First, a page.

David Blecken
Jun 6, 2018

Dentsu offers advice on avoiding ‘SDGs washing’

The release of a guide to effective communication around sustainable development goals (SDGs) suggests many companies are still failing to present their actions to the public in an honest, straightforward way.

Dentsu offers advice on avoiding ‘SDGs washing’

A new report from Dentsu aims to help companies avoid slipping up when touting their actions around SDGs (sustainable development goals). The SDGs are a list of 17 targets to improve the world, outlined by the United Nations in 2015, that include eradicating poverty and hunger, and making sanitation and quality education available to all.

Dentsu notes in its report that “opportunities for the SDGs to be used in public relations are increasing in companies in Japan and overseas”. For certain companies however the temptation to overstate their ‘sustainable’ credentials can be too much to resist—something commonly known as a ‘greenwash’. In its report, Dentsu updates the term, which originated in the 1980s, to an ‘SDGs wash’.

A spokesperson for Dentsu’s SDGs project explained the distinction between the two. she said where ‘greenwashing’ “refers to a company’s deception from an environmental point of view”, an ‘SDGs wash’ goes further, encompassing human rights and social issues. He noted that while there are 17 specific SDGs goals, the UN has outlined 169 broader targets, expanding the scope for ‘washing’.

Dentsu defines a ‘wash’ as positioning a company as friendly to a cause when it is untrue; exaggerating its friendliness; and releasing only positive information while ignoring “inconvenient facts”. It notes that such an approach stands to damage public trust and weaken the appeal of the company for investors.

While that much might seem obvious, Dentsu’s guidelines are designed to reinforce awareness among advertisers to avoid a possible lapse. It points out that companies that claim to follow SDGs are easy targets for criticism.

“It is dangerous for companies to do advertising that only presents the positive aspects of measures related to the goals under the SDGs,” Dentsu’s guide states. “If the company does not take into consideration the negative aspects of the business of the company overall on society, rather than only the implemented measures, and disclose those negative aspects as well, there is a risk that it will be judged as engaging in a ‘wash’.”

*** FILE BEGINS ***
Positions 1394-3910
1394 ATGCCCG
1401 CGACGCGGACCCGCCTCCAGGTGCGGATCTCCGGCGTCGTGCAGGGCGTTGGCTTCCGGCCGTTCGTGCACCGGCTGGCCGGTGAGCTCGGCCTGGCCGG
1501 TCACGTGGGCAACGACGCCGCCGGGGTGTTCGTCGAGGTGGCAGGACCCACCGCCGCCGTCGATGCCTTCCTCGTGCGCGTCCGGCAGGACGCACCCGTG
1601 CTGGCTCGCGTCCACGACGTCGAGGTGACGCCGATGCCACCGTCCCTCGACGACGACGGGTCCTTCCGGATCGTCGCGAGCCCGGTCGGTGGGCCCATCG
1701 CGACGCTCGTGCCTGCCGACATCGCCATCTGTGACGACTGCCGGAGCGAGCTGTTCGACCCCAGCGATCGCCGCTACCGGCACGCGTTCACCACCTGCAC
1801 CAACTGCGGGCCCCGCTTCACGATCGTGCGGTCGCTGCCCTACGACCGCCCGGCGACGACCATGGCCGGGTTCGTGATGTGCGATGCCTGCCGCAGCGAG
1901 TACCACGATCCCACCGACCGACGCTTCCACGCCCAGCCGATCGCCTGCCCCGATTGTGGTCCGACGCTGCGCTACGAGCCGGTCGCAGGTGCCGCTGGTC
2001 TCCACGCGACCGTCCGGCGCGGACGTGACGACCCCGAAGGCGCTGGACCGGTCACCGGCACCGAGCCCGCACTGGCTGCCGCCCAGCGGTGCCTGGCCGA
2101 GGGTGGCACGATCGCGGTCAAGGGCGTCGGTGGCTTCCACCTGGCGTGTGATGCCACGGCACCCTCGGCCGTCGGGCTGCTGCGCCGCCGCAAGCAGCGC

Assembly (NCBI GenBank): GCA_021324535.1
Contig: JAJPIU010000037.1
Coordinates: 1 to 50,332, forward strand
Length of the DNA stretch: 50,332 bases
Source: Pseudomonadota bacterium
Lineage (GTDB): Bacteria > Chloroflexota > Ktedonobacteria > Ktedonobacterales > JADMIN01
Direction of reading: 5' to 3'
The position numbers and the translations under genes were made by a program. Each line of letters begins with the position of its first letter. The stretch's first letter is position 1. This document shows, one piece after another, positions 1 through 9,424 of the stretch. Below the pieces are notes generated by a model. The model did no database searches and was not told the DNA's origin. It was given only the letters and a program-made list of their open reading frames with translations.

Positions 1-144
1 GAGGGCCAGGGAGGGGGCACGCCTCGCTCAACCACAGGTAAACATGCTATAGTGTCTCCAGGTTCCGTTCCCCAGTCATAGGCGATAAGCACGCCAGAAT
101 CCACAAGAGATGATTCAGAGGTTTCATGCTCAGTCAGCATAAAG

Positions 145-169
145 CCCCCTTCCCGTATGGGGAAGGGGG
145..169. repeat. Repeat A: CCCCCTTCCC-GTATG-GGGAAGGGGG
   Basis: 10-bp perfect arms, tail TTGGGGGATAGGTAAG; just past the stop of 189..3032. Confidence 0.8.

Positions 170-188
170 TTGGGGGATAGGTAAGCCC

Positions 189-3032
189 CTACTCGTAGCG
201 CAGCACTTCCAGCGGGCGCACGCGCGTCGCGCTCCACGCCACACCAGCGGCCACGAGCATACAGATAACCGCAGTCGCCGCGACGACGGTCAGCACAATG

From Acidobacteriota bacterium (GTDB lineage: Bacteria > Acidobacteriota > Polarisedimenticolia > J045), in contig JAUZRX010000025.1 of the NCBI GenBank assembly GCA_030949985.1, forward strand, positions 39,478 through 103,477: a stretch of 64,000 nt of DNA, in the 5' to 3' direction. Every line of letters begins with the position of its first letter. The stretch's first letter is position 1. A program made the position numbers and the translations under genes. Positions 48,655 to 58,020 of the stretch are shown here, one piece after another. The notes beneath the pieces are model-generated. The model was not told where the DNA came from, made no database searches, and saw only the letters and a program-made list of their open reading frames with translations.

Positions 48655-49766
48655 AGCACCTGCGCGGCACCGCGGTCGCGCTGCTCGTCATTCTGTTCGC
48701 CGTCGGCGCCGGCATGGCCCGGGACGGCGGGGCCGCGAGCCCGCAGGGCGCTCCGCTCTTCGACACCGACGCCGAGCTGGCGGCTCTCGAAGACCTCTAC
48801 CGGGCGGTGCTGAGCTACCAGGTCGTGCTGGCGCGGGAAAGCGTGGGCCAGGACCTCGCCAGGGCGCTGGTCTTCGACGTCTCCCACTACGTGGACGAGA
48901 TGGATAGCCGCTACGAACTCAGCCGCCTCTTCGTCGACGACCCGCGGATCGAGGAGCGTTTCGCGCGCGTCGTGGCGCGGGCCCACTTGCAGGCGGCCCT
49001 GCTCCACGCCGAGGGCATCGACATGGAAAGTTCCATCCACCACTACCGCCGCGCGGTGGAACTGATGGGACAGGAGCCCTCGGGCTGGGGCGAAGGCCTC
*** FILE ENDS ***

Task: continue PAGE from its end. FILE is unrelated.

Dentsu advises advertisers and PR professionals that before communicating their SDGs measures, they should assess whether those measures are on the right scale; whether it’s possible to assess their outcomes easily; whether they are sustainable and not sporadic; and whether they are uniquely placed to implement them.

To avoid an ‘SDGs wash’, in simple terms, Dentsu urges companies not to lie. Here is a summary of its advice:

  •  Avoid expressions which have no basis and for which the information source is unknown
  • Avoid expressions which exaggerate beyond the facts (including implying the company is voluntarily doing something when it is in fact just following the law)
  • Avoid vague expressions
  • Avoid using visuals that don’t relate directly to the facts (suggesting that images can mislead as much as words can)

Taking into account human rights, it also advises companies to:

  • be aware that words can have different meanings in different cultures
  • guard against stereotypical or prejudicial portrayals in advertising
  • be aware that people have different value systems based on culture and history

Asked why such a guide was necessary—why companies are not better at communicating about their activities truthfully—Dentsu’s spokesperson put it down to believing “that they cannot favourably compete with their competitors in the market without communicating that they are superior or equal to other companies”.

“Especially when the technical/functional differentiation is not clearly apparent, they might tend to use data favourable to them, exaggerate some expressions, or promote their advantages in comparison with competitors to consumers,” she said.

The most common mistake is failing to communicate the negative impact behind seemingly positive activities, she said. “It seems they lack both measures and disclosure of SDGs goals that are disadvantageous to them. If you focus only on the goals that are advantageous to your company, you may lose sight of your company as a whole…and you will be called out by stakeholders.”

The companies that strike the right balance stand to “establish reliability and favourability for both themselves and their brands”, she concluded.

Campaign Japan

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